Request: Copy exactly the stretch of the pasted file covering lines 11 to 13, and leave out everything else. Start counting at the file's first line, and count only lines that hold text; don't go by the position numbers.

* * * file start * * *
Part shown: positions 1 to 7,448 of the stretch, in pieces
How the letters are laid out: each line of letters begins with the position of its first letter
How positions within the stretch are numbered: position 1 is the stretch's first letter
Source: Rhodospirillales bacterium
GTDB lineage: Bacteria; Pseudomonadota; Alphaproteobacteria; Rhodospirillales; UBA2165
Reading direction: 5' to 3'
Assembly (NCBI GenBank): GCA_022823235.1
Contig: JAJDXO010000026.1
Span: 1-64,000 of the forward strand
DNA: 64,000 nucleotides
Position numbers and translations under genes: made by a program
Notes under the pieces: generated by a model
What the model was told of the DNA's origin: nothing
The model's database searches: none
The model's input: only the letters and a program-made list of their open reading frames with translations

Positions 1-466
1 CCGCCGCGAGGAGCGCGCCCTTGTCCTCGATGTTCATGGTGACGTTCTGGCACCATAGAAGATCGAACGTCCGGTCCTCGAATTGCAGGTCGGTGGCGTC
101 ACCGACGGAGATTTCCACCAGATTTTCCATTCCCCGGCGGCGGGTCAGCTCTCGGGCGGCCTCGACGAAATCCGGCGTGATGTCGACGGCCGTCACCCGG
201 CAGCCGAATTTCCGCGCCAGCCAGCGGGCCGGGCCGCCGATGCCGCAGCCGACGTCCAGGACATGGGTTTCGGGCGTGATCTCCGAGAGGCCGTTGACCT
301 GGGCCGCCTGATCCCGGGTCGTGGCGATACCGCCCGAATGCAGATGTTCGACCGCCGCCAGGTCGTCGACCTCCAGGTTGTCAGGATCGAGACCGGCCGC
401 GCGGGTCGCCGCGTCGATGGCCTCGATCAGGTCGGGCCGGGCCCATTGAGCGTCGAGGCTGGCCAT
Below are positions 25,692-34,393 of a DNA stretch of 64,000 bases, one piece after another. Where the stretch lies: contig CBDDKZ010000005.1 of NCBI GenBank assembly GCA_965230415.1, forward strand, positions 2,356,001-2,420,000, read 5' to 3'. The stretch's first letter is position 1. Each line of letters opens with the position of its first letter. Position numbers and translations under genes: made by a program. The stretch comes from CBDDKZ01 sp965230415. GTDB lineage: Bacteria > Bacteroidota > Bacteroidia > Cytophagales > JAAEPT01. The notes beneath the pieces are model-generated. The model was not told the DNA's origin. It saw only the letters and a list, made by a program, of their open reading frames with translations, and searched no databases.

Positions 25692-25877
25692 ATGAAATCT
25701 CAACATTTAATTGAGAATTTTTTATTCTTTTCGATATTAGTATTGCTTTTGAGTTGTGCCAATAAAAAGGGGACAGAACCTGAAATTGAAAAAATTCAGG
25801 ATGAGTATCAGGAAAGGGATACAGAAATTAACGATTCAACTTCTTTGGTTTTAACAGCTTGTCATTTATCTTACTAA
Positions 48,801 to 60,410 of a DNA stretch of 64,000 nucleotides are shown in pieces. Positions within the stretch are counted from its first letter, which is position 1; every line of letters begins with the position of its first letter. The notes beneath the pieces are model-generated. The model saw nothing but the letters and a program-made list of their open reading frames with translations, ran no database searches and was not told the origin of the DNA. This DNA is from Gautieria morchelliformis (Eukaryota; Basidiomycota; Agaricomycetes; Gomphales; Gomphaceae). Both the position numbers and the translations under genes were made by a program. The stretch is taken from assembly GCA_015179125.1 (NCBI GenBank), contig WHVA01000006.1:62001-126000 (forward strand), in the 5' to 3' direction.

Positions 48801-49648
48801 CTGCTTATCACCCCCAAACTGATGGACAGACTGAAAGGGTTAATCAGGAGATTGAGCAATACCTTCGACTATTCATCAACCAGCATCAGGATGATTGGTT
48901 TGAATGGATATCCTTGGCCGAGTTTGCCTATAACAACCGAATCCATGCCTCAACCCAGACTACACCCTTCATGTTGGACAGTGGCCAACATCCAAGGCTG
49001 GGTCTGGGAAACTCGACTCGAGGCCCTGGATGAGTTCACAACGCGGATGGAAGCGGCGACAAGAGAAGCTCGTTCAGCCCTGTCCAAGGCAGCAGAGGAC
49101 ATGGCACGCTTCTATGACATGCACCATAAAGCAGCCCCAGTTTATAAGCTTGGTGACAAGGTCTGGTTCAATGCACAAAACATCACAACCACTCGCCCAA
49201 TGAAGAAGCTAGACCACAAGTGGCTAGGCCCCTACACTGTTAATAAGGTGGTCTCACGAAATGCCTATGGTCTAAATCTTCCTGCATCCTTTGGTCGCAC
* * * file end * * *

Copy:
Position numbers and translations under genes: made by a program
Notes under the pieces: generated by a model
What the model was told of the DNA's origin: nothing